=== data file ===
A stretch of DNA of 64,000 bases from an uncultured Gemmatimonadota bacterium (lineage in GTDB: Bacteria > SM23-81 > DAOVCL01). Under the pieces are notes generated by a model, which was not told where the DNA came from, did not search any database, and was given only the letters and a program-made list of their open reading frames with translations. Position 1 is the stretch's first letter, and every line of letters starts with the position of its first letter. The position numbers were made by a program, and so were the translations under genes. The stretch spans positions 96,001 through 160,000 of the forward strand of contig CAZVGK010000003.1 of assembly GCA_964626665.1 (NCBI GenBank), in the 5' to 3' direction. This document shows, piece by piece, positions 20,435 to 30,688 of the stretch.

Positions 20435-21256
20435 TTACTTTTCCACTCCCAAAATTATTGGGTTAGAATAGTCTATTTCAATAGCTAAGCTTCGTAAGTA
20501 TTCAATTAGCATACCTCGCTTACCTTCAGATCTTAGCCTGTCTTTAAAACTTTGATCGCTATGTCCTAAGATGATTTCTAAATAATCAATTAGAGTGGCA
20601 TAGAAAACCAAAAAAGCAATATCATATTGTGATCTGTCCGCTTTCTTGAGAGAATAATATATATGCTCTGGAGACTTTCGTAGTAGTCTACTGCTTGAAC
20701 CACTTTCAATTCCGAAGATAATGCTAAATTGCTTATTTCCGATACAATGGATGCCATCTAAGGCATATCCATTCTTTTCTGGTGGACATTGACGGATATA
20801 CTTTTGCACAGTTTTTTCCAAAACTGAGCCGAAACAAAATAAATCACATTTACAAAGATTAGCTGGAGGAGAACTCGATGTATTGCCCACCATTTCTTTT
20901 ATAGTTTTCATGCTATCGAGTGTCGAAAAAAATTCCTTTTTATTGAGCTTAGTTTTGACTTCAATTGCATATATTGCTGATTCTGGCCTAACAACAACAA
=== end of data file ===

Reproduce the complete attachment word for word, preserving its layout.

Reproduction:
A stretch of DNA of 64,000 bases from an uncultured Gemmatimonadota bacterium (lineage in GTDB: Bacteria > SM23-81 > DAOVCL01). Under the pieces are notes generated by a model, which was not told where the DNA came from, did not search any database, and was given only the letters and a program-made list of their open reading frames with translations. Position 1 is the stretch's first letter, and every line of letters starts with the position of its first letter. The position numbers were made by a program, and so were the translations under genes. The stretch spans positions 96,001 through 160,000 of the forward strand of contig CAZVGK010000003.1 of assembly GCA_964626665.1 (NCBI GenBank), in the 5' to 3' direction. This document shows, piece by piece, positions 20,435 to 30,688 of the stretch.

Positions 20435-21256
20435 TTACTTTTCCACTCCCAAAATTATTGGGTTAGAATAGTCTATTTCAATAGCTAAGCTTCGTAAGTA
20501 TTCAATTAGCATACCTCGCTTACCTTCAGATCTTAGCCTGTCTTTAAAACTTTGATCGCTATGTCCTAAGATGATTTCTAAATAATCAATTAGAGTGGCA
20601 TAGAAAACCAAAAAAGCAATATCATATTGTGATCTGTCCGCTTTCTTGAGAGAATAATATATATGCTCTGGAGACTTTCGTAGTAGTCTACTGCTTGAAC
20701 CACTTTCAATTCCGAAGATAATGCTAAATTGCTTATTTCCGATACAATGGATGCCATCTAAGGCATATCCATTCTTTTCTGGTGGACATTGACGGATATA
20801 CTTTTGCACAGTTTTTTCCAAAACTGAGCCGAAACAAAATAAATCACATTTACAAAGATTAGCTGGAGGAGAACTCGATGTATTGCCCACCATTTCTTTT
20901 ATAGTTTTCATGCTATCGAGTGTCGAAAAAAATTCCTTTTTATTGAGCTTAGTTTTGACTTCAATTGCATATATTGCTGATTCTGGCCTAACAACAACAA